Historic agreement on a first code of practice for metal detecting
2 May 2006
We are delighted to announce that a Code of Practice on Responsible Metal
Detecting in England and Wales has been agreed by all key archaeological
bodies and metal detecting and landowners' organisations. This is the first
time that these bodies have joined together to precisely define responsible
metal detecting and provides a clear and unambiguous definition of what
constitutes good practice.
The signatories are the National Council of Metal Detecting, the Federation
of Independent Detectorists, the Country Land and Business Association, the
National Farmers Union, the Council for British Archaeology, English
Heritage, National Museums and Galleries of Wales, Museums, Libraries and
Archives Council, The British Museum, the Portable Antiquities Scheme, the
Society of Museum Archaeologists and the Royal Commission for the Ancient
and Historical Monuments of Wales. The agreement is voluntary but has the
full endorsement of the signatories and all parties are committed to
ensuring its members abide by the advice set out in the document.
The agreement covers three aspects of metal detecting. The first section, '
Before you go metal-detecting', states you must obtain permission to search
from the landowner, adhere to laws concerning protected sites, join an
official metal-detecting club and follow conservation advice. 'Whilst you
are detecting' states that findspots should be recorded as accurately as
possible, that ground disturbance should be minimal and that the Country
Code should be respected. Finally it offers advice on procedures after you
have been detecting. Any and all finds should be reported to the landowner
and the Portable Antiquities Scheme, detectorists must abide by the
provisions of the Treasure Act and must seek expert help if they find
something large or an object made from unusual material and that they must
call the police if they discover any human remains.
It is hoped that the Code, alongside the Treasure Act legislation will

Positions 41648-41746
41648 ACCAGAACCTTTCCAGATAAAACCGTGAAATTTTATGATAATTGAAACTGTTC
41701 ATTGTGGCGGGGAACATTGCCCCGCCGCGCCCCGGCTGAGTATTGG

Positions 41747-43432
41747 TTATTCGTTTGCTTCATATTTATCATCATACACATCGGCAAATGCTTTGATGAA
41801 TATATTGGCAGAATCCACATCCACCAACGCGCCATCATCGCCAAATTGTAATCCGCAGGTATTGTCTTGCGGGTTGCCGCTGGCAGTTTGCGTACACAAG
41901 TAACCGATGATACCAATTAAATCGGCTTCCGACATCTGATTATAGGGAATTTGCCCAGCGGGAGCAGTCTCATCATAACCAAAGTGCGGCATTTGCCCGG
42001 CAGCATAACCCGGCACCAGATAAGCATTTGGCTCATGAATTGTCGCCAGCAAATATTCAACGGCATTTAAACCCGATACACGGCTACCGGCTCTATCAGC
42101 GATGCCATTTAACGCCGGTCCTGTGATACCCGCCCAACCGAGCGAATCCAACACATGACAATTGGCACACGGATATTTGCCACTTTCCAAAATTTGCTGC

ensure that situations like that at Wanborough where the site of a
Romano-Celtic temple was decimated by unscrupulous treasure hunters will not
happen again. There have been many cases, particularly recently, of
responsible reporting of finds which have been of invaluable use to the
archaeological record, the Ringlemere Gold Cup, the Winchester Hoard and the
Staffordshire Moorlands Pan are but a few examples. The continuation of good
relations between archaeologists, museums and metal detectorists as embodied
by the Code will build on these examples and form the model for the future.
Dr Mike Heyworth, Director - Council for British Archaeology, commented:
"This Code represents a major step forward. It builds on earlier efforts to
provide guidance to all users of metal detectors. It emphasises the positive
contributions that responsible metal detectorists can make to the study of
the past through the knowledge we can obtain from finds and their
archaeological contexts. The Code also serves to emphasise the distinction
between responsible metal detectorists and the minority of irresponsible
individuals who use their equipment for personal gain".
Steve Critchley, Chairman - National Council for Metal-Detecting, said
"This Code is both fair and practical. By adhering to this Code the vast
majority of metal-detectorists will be able to demonstrate that they have a
genuine interest in the past and wish to benefit from the knowledge they
gain from their hobby. The National Council for Metal Detecting will be
replacing its exiting Code, a part of its Constitution, with the new one.
Adherence to the Code when metal detecting is a condition of membership".
For further information please contact Hannah Boulton in the Press Office on
020 7323 8522 or firstname.lastname@example.org
Notes to Editors:
The Code of Practice on Responsible Metal Detecting has been endorsed by the
British Museum, the Council for British Archaeology, the Country Landowners
and Business Association, English Heritage, the Federation of Independent
Detectorists, the Museums, Libraries & Archives Council, the National
Council for Metal Detecting, the National Farmers Union, the National Museum
Wales, the Portable Antiquities Scheme, the Royal Commission on the Ancient
and Historic Monuments of Wales and the Society of Museum Archaeologists.
The Code is available online at:
The Portable Antiquities Scheme is a voluntary scheme to record
archaeological objects found by members of the public in England and Wales.
Every year many thousands of objects are discovered, many of these by
metal-detector users, but also by people whilst out walking, gardening or
going about their daily work. Such discoveries offer an important source for
understanding our past. The Scheme is run and administered from the British
Museum. More information can be found on www.finds.org.uk
Contact: Michael Lewis 0207 323 8611